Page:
As those who have visited New York's Morris-Jumel Mansion are aware, a wallpaper decorated with morning glory vines hung in the house during Eliza and Stephen Jumel's tenure, and an exact copy adorns the front parlor today. The reproduction was printed from wooden blocks carved specially for the mansion by H. Birge & Sons of Buffalo, New York, in 1916. But here's the kicker: I just discovered that Birge must have printed additional sheets. The same paper can be seen hanging in the William L. Brown House in Providence, Rhode Island—the city where Eliza was born—in a photograph from 1958. Perhaps the choice of paper made by the then-owner of the house stemmed from one of Jumel's early fictions. As a young woman with the maiden name of Bowen, she gave her surname as Brown instead, possibly to suggest an association with a family of wealthy Providence merchants named Brown.
Whether the Madame Jumel paper is still in the Brown House, I do not know. But it may hang on other walls yet to be discovered. Birge printed a fresh edition of the wallpaper for the mansion just in time for the bicentennial in 1976. At the same time, the pattern was made available for sale to the general public as well by Reed Ltd, which had just acquired Birge. Anyone have the wallpaper hanging in their home, perchance?
The visible seam in the paper makes clear that this wallpaper in the Brown House is the twentieth-century reproduction by H. Birge & Sons, rather than an early nineteenth-century original. It was clearly made in long strips rather than smaller rectangles that were pieced together (the latter being a distinguishing characteristic of wallpaper printed and hung in the eighteenth and early nineteenth centuries).
Many relics of Eliza and Stephen Jumel survive, from personal letters to the wallpaper that decorated their home. The fact that the letters and wall hangings were made from rag paper—used in Europe and and the United States until the mid-nineteenth century—was a big key to their longevity. Richard Campbell, writing in 1747, provides a very clear description of how paper was made during the centuries when it was manufactured from cotton or linen rags rather than wood pulp:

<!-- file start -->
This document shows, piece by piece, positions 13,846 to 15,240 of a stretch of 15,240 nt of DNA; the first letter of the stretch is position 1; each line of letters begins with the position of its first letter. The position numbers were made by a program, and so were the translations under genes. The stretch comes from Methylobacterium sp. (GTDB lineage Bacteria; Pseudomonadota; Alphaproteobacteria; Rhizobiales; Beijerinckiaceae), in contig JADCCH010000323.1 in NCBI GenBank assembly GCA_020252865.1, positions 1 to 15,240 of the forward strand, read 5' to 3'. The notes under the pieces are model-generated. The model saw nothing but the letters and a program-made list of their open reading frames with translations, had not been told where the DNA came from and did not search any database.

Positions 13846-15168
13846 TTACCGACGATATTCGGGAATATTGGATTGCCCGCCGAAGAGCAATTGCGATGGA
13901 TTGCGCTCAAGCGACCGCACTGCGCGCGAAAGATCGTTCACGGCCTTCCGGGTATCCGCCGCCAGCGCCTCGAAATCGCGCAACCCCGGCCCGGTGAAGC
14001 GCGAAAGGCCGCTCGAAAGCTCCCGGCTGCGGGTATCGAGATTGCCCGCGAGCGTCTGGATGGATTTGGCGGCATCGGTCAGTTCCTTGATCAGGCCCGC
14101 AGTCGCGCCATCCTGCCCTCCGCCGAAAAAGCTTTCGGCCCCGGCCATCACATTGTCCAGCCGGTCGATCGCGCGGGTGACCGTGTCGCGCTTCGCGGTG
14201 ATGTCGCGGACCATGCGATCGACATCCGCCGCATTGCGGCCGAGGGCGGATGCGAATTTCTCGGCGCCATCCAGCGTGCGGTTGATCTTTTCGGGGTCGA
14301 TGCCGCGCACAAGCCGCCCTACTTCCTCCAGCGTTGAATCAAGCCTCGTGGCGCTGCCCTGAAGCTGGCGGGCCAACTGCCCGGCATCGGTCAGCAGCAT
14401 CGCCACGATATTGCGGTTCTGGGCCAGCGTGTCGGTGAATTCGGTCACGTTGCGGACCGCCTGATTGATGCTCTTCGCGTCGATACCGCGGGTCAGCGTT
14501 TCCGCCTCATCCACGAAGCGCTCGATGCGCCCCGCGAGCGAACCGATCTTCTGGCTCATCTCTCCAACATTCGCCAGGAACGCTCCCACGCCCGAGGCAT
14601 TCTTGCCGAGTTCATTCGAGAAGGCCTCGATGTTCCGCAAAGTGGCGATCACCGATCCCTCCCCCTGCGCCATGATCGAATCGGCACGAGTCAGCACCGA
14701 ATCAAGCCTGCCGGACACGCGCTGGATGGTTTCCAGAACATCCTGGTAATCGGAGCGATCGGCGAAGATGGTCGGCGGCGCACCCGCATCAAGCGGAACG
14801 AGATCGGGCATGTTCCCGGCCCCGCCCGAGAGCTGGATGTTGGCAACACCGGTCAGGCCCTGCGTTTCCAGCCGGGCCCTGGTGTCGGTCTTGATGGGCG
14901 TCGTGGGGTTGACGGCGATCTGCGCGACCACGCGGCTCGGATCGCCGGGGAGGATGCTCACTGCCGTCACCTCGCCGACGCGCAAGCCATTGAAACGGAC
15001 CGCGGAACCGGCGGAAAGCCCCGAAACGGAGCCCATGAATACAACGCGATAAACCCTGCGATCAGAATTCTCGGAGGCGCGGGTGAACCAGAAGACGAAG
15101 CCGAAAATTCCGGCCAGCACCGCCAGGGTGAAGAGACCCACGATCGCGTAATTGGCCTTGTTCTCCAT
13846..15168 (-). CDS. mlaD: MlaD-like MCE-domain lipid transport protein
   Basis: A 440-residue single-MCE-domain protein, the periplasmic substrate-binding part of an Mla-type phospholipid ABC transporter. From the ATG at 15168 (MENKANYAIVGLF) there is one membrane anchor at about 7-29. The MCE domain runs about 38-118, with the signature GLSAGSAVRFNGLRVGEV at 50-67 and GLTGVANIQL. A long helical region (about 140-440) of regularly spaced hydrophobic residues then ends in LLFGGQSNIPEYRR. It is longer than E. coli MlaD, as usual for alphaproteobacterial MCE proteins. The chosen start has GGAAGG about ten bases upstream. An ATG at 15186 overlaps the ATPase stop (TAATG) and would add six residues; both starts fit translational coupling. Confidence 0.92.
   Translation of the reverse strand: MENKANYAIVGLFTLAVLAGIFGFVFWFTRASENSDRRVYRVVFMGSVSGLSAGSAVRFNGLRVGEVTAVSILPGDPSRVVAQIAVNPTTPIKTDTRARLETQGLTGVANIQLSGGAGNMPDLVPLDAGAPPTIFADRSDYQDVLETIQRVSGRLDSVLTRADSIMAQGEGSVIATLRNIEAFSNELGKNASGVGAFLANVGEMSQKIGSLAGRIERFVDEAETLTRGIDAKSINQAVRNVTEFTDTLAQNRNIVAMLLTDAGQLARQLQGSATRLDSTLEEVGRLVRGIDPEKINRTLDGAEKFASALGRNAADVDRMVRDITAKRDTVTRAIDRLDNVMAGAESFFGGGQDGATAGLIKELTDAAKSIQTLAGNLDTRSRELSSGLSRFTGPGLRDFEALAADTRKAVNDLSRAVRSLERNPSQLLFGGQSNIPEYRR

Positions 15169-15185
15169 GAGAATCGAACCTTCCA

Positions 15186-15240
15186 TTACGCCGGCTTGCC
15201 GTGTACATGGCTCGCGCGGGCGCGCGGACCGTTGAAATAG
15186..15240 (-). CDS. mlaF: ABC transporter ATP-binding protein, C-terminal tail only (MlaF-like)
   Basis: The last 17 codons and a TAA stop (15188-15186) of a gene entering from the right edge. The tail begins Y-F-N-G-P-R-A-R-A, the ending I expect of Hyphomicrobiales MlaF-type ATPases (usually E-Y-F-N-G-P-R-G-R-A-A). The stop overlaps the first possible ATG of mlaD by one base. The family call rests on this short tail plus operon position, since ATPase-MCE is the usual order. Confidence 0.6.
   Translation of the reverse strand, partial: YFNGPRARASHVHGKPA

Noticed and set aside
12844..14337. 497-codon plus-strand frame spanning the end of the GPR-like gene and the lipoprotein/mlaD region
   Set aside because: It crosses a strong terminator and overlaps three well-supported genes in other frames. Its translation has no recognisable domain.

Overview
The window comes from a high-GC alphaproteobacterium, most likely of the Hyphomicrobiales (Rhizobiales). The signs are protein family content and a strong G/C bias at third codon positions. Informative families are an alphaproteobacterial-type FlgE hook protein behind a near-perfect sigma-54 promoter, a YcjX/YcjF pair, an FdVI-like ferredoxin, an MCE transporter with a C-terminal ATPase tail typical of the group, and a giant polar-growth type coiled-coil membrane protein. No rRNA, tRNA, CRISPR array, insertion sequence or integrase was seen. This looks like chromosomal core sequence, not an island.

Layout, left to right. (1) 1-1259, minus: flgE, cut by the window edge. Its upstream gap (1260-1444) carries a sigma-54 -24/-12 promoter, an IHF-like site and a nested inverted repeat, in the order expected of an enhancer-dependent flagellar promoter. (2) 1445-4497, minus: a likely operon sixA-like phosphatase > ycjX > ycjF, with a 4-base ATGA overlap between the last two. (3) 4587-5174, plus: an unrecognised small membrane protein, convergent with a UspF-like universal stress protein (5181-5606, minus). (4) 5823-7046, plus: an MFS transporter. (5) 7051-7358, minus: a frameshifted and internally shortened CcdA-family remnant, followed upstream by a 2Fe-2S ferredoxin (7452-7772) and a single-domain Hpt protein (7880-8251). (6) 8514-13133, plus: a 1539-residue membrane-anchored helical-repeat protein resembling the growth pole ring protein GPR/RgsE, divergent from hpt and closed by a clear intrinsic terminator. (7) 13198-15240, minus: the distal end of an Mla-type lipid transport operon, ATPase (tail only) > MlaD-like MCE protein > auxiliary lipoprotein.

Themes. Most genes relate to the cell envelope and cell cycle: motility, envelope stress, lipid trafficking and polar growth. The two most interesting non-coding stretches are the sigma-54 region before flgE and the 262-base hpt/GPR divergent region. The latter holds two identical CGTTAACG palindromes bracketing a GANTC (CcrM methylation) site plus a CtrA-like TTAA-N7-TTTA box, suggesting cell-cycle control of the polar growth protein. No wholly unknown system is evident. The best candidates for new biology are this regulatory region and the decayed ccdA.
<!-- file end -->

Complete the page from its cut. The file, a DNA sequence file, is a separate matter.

"The Rags are picked, separated into Parcels, according to their Fineness, washed and whited; then they are carried to the Paper-Mill, where they are pounded amongst Water till they are reduced to a Pulp. When they are beat to a due Consistence, they are poured into a Working-Tub, where there is a Frame of Wire, commonly called the Paper-Mould, which is composed of so many Wires laid close to one another, equal to the Dimensions of the Sheet of Paper designed to be made; and some of them disposed in the Shape of the Figure which is discovered in the Paper, when you hold it up betwixt you and the Light. [Campbell's "Figure . . . discovered in the Paper" is what we call a watermark today.]
I have been immersed lately in all things wallpaper—specifically, in researching the wallpapers that once hung in the Morris-Jumel Mansion. Those who read my online article about the wallpaper that hung in the octagon room of the mansion in Eliza Jumel's day may be interested in this two-and-a-half-minute video from the Victoria & Albert Museum. It shows how wallpaper was hand-printed in the nineteenth century using carved wooden blocks. Inspiration for a craft project, anyone?